Updated on  February 20, 2024
6 min read

Phototherapeutic Keratectomy – Procedure, Aftercare & Costs

9 sources cited
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What is Phototherapeutic Keratectomy (PTK)?

Phototherapeutic Keratectomy (PTK) is a laser treatment procedure for anterior corneal disorders, including corneal dystrophy, corneal scars, recurrent corneal erosion (RCE), and band-shaped keratopathy. PTK is considered a bridge between surgery and medical management of corneal disorders. 

Phototherapeutic Keratectomy or PTK procedure being performed by eye doctor

The cornea is the clear front surface of the eye that focuses light on the retina when you look at an object. Any defects in the cornea due to disease or surgery can affect your ability to see. 

During PTK, the surgeon uses an excimer laser device to remove any abnormal or diseased tissues on the cornea.

PTK offers a less invasive option and reduces the need for techniques such as lamellar or penetrating keratoplasties, which require partial or complete transplantation of the cornea. It can be used for both therapeutic and refractive purposes.

The PTK procedure has a quick recovery timeline and can be repeated to enhance outcomes.1

Pros and Cons of PTK

Pros of PTK include:

  • Effective in treating superficial corneal disorders
  • Ideal for people with thin corneas
  • No risk of flap-related complications like detachment or displacement because no flap is created 
  • Less invasive than lamellar or penetrating keratoplasties

Cons of PTK include:

  • Risk of infections
  • Potential for corneal scarring
  • Prolonged recovery time
  • Ineffective for deeper scarring

PTK Procedure

PTK is an outpatient procedure, meaning you’ll be discharged on the same day. You can expect the following if your eye doctor recommends PTK as your best option:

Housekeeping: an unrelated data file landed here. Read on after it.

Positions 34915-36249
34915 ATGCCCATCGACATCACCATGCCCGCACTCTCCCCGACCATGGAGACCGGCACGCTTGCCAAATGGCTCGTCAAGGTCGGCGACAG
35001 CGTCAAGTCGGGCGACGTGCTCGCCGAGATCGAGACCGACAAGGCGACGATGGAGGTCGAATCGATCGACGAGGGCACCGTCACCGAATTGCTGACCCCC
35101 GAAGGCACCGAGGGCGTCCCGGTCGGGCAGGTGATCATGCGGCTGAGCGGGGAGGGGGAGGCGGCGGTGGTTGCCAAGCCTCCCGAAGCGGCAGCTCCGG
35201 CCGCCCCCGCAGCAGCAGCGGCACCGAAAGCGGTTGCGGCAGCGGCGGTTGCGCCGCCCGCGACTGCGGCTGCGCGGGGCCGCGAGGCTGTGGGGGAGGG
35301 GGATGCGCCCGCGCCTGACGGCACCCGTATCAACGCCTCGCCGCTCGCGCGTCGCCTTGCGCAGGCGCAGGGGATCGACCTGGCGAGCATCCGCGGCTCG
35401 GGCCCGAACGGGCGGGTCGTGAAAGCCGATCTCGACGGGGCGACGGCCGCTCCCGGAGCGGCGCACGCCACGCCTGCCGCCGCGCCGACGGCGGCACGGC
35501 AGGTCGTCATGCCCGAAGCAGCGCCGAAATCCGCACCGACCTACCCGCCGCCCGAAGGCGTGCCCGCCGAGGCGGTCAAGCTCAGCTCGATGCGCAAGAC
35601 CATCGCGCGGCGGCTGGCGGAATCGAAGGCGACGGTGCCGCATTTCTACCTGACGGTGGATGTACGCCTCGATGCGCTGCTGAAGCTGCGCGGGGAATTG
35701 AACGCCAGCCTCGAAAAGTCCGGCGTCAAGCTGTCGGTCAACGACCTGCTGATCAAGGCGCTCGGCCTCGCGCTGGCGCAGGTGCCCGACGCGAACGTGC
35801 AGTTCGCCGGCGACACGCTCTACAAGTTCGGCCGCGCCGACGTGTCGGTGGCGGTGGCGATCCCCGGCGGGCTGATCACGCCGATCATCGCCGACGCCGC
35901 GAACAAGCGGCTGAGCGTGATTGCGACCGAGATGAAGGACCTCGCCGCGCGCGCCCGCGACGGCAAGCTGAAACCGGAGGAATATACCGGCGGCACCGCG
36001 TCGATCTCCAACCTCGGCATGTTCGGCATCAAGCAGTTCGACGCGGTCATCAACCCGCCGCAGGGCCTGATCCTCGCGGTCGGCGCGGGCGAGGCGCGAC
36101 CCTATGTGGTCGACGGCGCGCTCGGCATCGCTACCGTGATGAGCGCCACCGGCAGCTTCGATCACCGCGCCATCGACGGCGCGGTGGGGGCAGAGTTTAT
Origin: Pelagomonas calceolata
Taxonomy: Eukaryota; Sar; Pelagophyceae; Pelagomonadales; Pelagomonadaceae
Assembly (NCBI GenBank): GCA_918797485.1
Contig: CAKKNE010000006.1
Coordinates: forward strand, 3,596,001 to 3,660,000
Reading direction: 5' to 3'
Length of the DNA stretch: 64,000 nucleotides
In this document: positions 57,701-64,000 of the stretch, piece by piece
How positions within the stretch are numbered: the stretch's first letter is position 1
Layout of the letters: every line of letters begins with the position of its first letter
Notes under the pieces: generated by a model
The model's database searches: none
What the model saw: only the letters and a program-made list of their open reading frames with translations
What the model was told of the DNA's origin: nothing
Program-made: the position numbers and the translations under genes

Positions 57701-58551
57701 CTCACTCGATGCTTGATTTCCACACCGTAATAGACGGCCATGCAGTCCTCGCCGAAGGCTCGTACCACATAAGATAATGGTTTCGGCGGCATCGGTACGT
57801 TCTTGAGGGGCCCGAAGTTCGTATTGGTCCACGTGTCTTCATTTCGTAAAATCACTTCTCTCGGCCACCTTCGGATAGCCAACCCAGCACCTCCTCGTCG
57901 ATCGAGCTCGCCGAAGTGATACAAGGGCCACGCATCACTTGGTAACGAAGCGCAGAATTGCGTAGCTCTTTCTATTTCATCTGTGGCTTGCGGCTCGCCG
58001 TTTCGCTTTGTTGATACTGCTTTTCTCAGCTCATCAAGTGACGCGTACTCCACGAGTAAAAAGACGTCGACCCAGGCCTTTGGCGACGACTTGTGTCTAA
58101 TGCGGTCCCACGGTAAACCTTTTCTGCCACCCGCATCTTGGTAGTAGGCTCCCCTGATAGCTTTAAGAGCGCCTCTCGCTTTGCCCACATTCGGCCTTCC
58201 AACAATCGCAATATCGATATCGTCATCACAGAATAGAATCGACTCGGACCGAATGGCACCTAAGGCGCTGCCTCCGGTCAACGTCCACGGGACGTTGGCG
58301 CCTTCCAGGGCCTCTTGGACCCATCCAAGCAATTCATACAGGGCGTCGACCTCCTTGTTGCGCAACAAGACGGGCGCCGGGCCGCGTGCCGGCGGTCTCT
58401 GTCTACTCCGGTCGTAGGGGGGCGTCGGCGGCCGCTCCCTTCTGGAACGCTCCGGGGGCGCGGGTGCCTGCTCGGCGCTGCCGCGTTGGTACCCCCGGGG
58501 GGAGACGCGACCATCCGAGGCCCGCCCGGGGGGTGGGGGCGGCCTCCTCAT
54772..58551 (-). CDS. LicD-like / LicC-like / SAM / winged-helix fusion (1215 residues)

Like any surgery, preparation is important to ensure success. Diagnosis and planning for surgery are based on the doctor’s judgment and the slit-lamp examination. A slit lamp is a device that allows the doctor to see the cornea under high magnification. 

Other preoperative investigations include:

  • Corneal pachymetry. Measures central corneal thickness.
  • Corneal topography. Determines the surface integrity of the cornea (irregularities are noted)
  • Optical coherence tomography. Determines the depth of the corneal lesion, the expected residual corneal thickness, and   the size of corneal ablation required.

Tell your doctor about any medications you’re taking. Certain medications such as blood thinners can affect surgery and healing.

The doctor may administer preoperative antibiotic eye drops a day before surgery to reduce the population of normal bacteria in the eyes.3 This prevents the risk of infection during surgery. Avoid eye makeup and other facial lotions days before and on the surgery day, as they might harbor harmful bacteria.4

Your ability to drive may be impaired after surgery. Prepare reliable transportation to and from your doctor’s office on the surgery day and the following few days.

Procedure Steps

On the day of surgery, you’ll sit on a reclining chair at your doctor’s office, and your surgeon will prepare your eyes for surgery.